Another Sunday on the farm

This week’s 24 seconds from the front door is gray, gloomy, bare trees. The weather prognosticators are warning of snow flurries and wind tonight and tomorrow morning. I guess it is that time of year. I’ll lay the two fires in case we lose power.

It has been a fairly productive week getting ready for the Heritage Craft Barn Bazaar on December 4th and finishing this month’s official square for the Breed Blanket Project. A cowl was knit, soaps and salves finished, photographed and put on the website, a square of Jamtland wool from Sweden was combed, spun, and knit into a beautiful, soft, dark chocolate colored square. More of that fiber is being combed for another square and while I am prepping it, I am spinning Zwartbles, a Norwegian wool that is also dark chocolate to become a single square.

A very Christmasy skein of wool was plied yesterday and wound off this morning. It is BFL, an extremely soft wool, spun to fingering weight and about 267 yards of yarn.

With the onset of “winter” here this weekend, I will lay low, spin, try to finish a knitted gift, cook a nice hot meal for dinner and perhaps sit by a fire with a cup of tea.

Sunday Morning

A blogger friend challenged to begin Sunday morning with a 25 second video from the front porch/door to show the changing season from Autumn to Winter. Here is this morning, a mostly clear, sunny, but chilly 43 f (4.1 c), quite the change from the past few weeks. We aren’t getting the pretty fall colors this year, most of the trees are yellowing or browning and the leaves dropping already. Some are already bare or nearly so. I don’t seem to be able to link it as a video, this is just the opening shot. The video can be viewed on my Instagram if you follow me there at spn_knt.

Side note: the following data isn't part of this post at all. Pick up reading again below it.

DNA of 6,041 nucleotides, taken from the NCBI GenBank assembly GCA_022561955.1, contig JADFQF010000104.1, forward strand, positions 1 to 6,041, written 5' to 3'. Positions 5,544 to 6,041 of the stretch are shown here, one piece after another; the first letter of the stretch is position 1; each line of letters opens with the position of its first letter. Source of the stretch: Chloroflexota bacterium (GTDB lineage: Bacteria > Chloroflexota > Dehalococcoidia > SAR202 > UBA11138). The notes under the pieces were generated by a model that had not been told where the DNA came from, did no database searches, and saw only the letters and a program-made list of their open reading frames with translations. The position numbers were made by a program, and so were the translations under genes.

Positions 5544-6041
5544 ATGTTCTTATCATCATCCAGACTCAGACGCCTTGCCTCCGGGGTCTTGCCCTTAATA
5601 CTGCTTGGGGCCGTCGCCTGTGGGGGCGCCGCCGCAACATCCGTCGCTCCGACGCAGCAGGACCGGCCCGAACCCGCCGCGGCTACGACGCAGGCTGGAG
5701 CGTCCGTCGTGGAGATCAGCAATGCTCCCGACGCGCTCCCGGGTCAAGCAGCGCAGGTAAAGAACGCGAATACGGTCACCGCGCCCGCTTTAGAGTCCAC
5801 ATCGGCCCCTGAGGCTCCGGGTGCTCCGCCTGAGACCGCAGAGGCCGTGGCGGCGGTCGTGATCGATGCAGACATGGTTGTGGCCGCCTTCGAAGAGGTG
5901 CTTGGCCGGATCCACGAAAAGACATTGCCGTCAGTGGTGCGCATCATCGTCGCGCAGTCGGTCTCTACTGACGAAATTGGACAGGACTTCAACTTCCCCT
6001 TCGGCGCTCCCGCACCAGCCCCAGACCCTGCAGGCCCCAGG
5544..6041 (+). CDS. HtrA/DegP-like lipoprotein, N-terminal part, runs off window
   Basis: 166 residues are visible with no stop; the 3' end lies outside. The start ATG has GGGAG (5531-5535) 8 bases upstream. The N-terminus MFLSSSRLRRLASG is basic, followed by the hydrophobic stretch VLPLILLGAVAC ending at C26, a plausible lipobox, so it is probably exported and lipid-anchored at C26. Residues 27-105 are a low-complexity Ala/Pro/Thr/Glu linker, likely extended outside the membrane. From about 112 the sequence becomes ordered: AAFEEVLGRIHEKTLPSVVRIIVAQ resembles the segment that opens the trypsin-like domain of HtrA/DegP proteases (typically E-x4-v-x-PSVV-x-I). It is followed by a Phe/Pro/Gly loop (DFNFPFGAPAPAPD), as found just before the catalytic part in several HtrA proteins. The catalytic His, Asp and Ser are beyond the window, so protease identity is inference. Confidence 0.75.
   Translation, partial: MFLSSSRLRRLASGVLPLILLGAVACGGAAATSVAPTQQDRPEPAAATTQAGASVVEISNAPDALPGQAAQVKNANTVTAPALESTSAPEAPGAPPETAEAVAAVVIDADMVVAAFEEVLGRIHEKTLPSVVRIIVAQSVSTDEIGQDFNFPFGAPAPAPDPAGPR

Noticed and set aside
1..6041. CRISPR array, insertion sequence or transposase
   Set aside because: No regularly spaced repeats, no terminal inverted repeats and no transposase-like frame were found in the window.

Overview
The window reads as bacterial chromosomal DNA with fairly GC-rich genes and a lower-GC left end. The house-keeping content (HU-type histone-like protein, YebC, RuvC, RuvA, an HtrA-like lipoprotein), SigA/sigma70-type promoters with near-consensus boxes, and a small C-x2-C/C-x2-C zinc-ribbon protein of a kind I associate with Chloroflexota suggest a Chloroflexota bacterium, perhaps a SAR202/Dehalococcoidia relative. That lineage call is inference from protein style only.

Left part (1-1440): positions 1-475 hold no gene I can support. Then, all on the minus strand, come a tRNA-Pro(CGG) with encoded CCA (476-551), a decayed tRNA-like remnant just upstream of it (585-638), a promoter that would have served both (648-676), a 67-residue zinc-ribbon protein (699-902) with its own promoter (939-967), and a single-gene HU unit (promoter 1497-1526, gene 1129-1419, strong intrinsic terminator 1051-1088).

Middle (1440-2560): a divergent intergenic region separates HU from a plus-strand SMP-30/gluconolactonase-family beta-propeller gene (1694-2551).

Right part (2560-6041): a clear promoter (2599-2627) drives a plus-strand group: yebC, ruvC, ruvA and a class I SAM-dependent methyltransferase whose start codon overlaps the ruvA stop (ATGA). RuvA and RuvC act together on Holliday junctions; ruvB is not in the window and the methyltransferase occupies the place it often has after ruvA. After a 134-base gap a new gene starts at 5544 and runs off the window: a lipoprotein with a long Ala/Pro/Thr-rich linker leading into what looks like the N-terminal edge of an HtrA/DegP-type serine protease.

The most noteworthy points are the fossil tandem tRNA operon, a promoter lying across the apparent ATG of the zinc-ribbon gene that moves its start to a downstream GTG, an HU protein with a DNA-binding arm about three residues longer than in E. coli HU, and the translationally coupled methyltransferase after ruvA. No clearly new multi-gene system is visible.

The last time I mowed, I had hoped it would be for the last time this year. The mower needs an oil change and the blades sharpened or replaced. I picked up a chunk of erosion fence in the blade last time and it was quite the challenge to get to free from the blade it wrapped around. Day before yesterday in late afternoon, I brought the mower and line trimmer out again and though I didn’t do all the acreage I usually mow, I got around the house and coop and trimmed around the flower garden in the back. The chickens love when I mow and run into the area I have just passed, gorging on newly clipped grass and the insects it disturbs. I am always amused when the Perdue chicken commercial comes on TV and the actor tells the family what chickens from other breeders are fed and to go down to the Perdue booth, that Perdue chickens are given only clean grain feed. If you have ever watched chickens, they are Velociraptors, they will eat snakes, mice, frogs, bugs, grass, seeds, and just about anything, they are definitely not vegetarian and chickens fed that way are not healthy.